Woodland wonders

According to Bob Perschel, forest conservation and management can help meet climate goals.


If you worry about climate change, hearing Bob Perschel, Chilmark resident and executive director of the New England Forestry Foundation (NEFF), share about the organization’s work is a comfort. NEFF’s exciting forest restoration initiative, which has the potential to offset 30 percent of our regional climate mitigation needs to avoid the worst consequences of a changing climate in New England, creates a sense of hope. Perschel will speak about their endeavors at an upcoming hybrid event at the Vineyard Haven library on Tuesday, May 2, at 6 pm.

Trees are not just beautiful, but can also be robust agents in the environment. According to the USDA, the power of one tree is mighty. It quotes the Arbor Day Foundation’s information that in one year, a mature tree will absorb more than 48 pounds of carbon dioxide from the atmosphere and release oxygen in exchange. Now think about it, Perschel points out, there are 31.7 billion trees in New England. He shares that our vast, wondrous woodlands in New England have the potential to help us avoid the worst effects of climate change, support a thriving wildlife population, sustain rural jobs, and just as importantly, provide the raw materials necessary to meet our housing needs.

“So, there are two objectives: to increase the number of trees, which store carbon and thus will keep it out of the atmosphere, and to continue to produce bio-based, renewable, climate-friendly products,” Perschel says. He clarifies that they are renewable because, after harvesting the trees, the forest regenerates — it’s a replenishable source. “If we stop doing that,” he says,“we would have to replace them with nonrenewable products, building with steel, concrete, or plastics, and that’s just going to be worse for the planet. We have 8 billion people on the planet, and in 30 years we’ll have 9.5. They will have to live somewhere, and we don’t have a chance of hitting our climate goals if we build with steel and concrete.” Examples in New England of these sorts of mass timber buildings are the John W. Olver Design Building, created by the University of Massachusetts in Amherst, and the Portland Museum of Art in Maine.

Perschel will discuss how their research has proven that NEFF’s multipronged management strategy, which they have been practicing for 80 years on their properties, will work to reach a 30 percent carbon reduction in our region. (For more information, check out newenglandforestry.org/learn/initiatives/30-percent.) He will also speak about the practices that have brought the change about. In certain forest types, for instance, what they call exemplary forest standards include going in and thinning the trees out at 20 years of age, rather than letting them grow to 40 years old, and leaving the best trees to grow.

It sounds simple enough, and we’re in one of the most forested regions in the country. However, in northern New England, large commercial owners have bought up millions of acres, parcels as big as Rhode Island. Apparently, those 40 to 50 owners have been undertaking practices that have been diminishing the forest. Perschel says, “Part of the opportunity is to change the practices, and let the trees grow more than they are. But these owners can’t wait that long, based on their current economic system that tends to look out five to 10 years … not the 20 years necessary.” He continues, “They know it’s a good investment, but they can’t wait that long for the return. Our solution is to get into their financial model and provide them with the right incentive so that they’ll do this. This ended up being that they would be paid about $16 a ton of carbon to change their practices, which is really reasonable. The Biden administration recently asked Princeton University to calculate how much it really costs us when we pollute the atmosphere with a ton of carbon. They came up with a figure of $161 a ton, each of which affects the fisheries, people’s health, or the forest gets damaged.”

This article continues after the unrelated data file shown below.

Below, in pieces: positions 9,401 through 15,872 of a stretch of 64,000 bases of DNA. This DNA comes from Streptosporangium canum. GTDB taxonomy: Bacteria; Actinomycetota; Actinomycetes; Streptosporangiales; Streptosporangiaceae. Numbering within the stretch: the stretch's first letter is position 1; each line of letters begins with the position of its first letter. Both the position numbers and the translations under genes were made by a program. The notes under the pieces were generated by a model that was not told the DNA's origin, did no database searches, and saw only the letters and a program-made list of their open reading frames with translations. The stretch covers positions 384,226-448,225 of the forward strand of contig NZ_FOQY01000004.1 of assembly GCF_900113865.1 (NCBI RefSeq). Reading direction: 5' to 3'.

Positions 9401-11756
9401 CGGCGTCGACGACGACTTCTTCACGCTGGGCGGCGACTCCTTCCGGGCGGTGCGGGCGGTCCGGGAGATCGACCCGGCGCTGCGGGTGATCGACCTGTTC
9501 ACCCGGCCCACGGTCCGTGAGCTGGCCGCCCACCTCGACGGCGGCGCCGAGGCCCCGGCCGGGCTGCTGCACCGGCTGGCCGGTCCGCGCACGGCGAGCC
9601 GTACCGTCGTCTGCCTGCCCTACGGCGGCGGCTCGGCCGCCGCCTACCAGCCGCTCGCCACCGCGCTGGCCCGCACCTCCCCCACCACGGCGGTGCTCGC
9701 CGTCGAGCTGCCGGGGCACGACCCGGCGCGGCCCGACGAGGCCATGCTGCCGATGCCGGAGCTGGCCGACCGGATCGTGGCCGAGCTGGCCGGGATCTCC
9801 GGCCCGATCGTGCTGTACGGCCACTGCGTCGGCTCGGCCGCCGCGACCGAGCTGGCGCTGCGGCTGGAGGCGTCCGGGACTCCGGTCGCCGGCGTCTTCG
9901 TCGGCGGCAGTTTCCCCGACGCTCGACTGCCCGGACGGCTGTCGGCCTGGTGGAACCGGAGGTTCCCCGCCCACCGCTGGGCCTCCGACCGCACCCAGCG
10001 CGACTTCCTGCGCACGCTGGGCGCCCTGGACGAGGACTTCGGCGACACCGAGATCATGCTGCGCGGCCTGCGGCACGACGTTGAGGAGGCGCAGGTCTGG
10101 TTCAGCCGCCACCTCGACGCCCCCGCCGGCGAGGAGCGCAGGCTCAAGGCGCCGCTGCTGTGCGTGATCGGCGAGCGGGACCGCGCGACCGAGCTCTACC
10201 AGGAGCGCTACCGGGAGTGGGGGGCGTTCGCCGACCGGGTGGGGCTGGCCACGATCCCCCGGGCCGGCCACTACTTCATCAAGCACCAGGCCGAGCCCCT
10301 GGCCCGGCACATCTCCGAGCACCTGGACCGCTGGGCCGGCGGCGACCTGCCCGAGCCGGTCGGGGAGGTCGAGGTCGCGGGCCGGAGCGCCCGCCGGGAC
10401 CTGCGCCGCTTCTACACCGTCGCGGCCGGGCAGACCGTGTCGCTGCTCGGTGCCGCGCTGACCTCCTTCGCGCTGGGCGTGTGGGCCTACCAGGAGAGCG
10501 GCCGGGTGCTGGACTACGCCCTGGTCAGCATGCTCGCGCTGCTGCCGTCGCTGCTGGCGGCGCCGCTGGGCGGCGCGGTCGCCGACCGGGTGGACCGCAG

Perschel believes we are sitting on a very hopeful climate mitigation pathway. “Our forests could really do this, and we can build tall buildings with wood sourced from the right kind of forest. Both of these things can work, but we have to do them correctly,” he says. “There are certain techniques that need to be applied. We are not just talking about cutting trees haphazardly. This is a real scientific/social switch we’re making with these landowners.”

NEFF recently received a $30 million grant from the Department of Agriculture that will allow them to undertake a pilot with 80,000 acres to demonstrate that its approach works, and to figure out the details of how to scale up from there.

“Making our forest better improves the wildlife habitat, provides jobs, and the forest becomes more beautiful, and it’s better for recreation,” Perschel says. “The landowners are happy. You just gave them an incentive. The climate people are happy. You just reduced the carbon. The animals are happy because you’re letting the trees grow, and the people hiking through the forest or cross-country skiing are happy. So we think we have a really good solution here.”

Bob Perschel’s hybrid presentation, “The 30 Percent Climate Solution: Forest Conservation and Management in New England,” will take place on Tuesday, May 2, at 6 pm at the Vineyard Haven library and online at vimeo.com/event/2886385. For more information about the New England Forestry Foundation, see newenglandforestry.org.